No American should have to choose between kickball and potato printing. But this was the bleak conundrum faced by arrivals at Camp Grounded, a place for grown-ups wishing to unplug for a weekend. It was a bright California morning, the redwoods towered overhead, and a dozen of us stood clustered around a sign listing available electives: capoeira, solar carving, archery, creek walk. So dizzying was the smorgasbord that everyone sailed right through enthusiasm and into anguish.
I watched several campers locate a counselor and deliver a frantic earful. By signing up for one fun activity, they explained, they’d miss out on another.
Preacher-style, the counselor lifted his arms.
“Guys,” he said. “No FOMO. No fear of missing out.”
And then something magical happened. It worked. Simply stamping an acronym on this familiar pang diminished it. We saw that the problem lay not with poorly scheduled events but with ourselves. The campers visibly unclenched, signed up for their activities, and drifted away, some of them amusedly repeating the new word to themselves. I was on hand as a reporter, but I’d felt something too. A whole species of discomfort had been identified and, for the moment, cured.
As it happens, I’ve come to reject that cure. I stand here for pain. But we’ll get to that.
The day at Camp Grounded was a few summers ago. Since then, FOMO has exploded and splintered across the Internet and beyond. In 2013, Oxford Dictionaries defined FOMO as “anxiety that an exciting or interesting event may currently be happening elsewhere, often aroused by posts seen on a social media website.” Sites like Lifehacker were on the case, with posts such as “How Can I Overcome My Fear of Missing Out?” FOMO has become a marketing strategy and a teen’s lament, a Facebook side effect and a half-ironic cri de coeur.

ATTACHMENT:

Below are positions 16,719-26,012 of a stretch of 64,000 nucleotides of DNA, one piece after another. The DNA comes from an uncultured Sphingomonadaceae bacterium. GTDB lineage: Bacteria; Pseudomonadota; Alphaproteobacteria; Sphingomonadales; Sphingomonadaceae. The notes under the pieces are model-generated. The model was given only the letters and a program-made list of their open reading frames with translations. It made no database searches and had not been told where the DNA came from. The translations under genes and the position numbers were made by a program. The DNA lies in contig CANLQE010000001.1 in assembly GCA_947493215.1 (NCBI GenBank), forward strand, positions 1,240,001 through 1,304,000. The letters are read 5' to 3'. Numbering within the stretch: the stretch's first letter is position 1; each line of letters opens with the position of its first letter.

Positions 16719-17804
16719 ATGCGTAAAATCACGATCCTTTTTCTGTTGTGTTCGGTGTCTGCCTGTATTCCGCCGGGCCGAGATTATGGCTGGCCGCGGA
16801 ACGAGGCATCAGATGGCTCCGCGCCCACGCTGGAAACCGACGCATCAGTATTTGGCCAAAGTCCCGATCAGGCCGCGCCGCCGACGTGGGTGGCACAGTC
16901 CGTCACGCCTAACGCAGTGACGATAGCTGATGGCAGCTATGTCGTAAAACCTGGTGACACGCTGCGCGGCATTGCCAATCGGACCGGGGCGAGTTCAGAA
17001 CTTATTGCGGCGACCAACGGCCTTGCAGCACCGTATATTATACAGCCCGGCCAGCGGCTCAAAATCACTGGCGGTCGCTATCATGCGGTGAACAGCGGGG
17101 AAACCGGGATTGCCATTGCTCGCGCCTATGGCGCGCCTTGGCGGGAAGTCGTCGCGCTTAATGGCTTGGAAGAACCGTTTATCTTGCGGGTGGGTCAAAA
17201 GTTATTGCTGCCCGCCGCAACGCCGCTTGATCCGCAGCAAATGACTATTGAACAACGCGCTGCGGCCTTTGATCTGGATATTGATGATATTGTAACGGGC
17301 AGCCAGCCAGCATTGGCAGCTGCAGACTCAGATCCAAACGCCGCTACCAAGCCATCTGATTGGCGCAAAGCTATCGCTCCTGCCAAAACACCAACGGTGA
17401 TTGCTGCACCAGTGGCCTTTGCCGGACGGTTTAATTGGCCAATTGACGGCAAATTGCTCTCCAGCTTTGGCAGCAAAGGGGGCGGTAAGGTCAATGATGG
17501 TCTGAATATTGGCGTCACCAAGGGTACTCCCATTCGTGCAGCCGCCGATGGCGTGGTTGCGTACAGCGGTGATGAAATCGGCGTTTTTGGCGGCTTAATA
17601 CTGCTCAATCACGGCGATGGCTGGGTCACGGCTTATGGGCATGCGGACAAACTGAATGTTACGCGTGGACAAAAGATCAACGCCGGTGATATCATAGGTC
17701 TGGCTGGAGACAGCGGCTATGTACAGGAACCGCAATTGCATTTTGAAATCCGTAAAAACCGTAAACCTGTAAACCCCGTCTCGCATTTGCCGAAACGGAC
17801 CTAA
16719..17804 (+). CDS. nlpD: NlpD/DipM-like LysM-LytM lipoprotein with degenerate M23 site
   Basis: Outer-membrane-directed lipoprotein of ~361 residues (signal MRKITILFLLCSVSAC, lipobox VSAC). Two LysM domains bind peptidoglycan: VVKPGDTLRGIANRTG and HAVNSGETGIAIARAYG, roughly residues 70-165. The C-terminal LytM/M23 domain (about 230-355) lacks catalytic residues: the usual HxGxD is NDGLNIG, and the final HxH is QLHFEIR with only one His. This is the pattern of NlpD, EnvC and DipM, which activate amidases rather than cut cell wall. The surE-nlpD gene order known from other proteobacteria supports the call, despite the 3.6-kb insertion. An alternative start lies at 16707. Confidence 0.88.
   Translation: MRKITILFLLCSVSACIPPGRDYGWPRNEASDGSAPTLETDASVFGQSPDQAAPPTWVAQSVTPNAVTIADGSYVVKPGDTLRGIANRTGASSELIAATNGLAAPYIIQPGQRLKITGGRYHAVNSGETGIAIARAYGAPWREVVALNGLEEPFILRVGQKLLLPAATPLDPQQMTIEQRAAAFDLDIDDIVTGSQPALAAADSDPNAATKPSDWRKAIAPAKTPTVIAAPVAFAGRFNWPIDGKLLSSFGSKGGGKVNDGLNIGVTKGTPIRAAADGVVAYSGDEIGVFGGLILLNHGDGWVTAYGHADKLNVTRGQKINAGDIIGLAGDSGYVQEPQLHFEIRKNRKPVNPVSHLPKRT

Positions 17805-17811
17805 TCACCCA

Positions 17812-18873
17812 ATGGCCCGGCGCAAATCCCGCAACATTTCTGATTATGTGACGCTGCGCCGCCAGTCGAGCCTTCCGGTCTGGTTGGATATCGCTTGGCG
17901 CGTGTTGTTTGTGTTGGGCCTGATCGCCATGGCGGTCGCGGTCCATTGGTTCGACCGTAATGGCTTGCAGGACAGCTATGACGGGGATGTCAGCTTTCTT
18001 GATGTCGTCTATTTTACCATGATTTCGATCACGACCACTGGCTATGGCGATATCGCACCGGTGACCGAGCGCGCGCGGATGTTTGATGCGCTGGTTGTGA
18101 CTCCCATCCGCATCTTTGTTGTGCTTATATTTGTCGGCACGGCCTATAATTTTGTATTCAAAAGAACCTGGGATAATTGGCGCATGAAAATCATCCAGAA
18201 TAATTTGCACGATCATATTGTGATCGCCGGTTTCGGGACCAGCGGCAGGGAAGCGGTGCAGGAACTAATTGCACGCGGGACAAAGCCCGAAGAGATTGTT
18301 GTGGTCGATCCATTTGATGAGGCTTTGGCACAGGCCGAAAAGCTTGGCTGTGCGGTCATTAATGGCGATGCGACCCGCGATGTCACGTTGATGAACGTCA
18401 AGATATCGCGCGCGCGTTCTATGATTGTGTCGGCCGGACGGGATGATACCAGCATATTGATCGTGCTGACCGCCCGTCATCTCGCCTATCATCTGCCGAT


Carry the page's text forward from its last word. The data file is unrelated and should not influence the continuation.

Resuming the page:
Of course, the fear of missing out on something is hardly new. Post-war advertisers loved to stoke it: “If you’re not smoking Winston, you’re missing out on the best taste in filter cigarettes.” The 19th-century Romantics surely nursed an early FOMO, desperate to feel all the feels. Walk back far enough and I reckon there were Neanderthals fearing they’d miss out on the mammoth. What’s new is the amperage. Before the Internet, we couldn’t see over the hedge quite so easily. Today, our vast connectedness is a buffet of all the dishes everyone else is trying (and Instagramming).
In 2013, an article in Computers in Human Behavior assessed the motivational, emotional, and behavioral correlates of FOMO, which was defined as “a pervasive apprehension that others might be having rewarding experiences from which one is absent.” (You can take a version of the test they designed at ratemyfomo.com; I scored “high.”) The article’s lead researcher, the behavioral scientist Andrew Przybylski, says the people hit hardest by FOMO are those whose basic psychological needs aren’t satisfied, and who don’t feel competent, autonomous, or connected in daily life. Homo sapiens, in other words.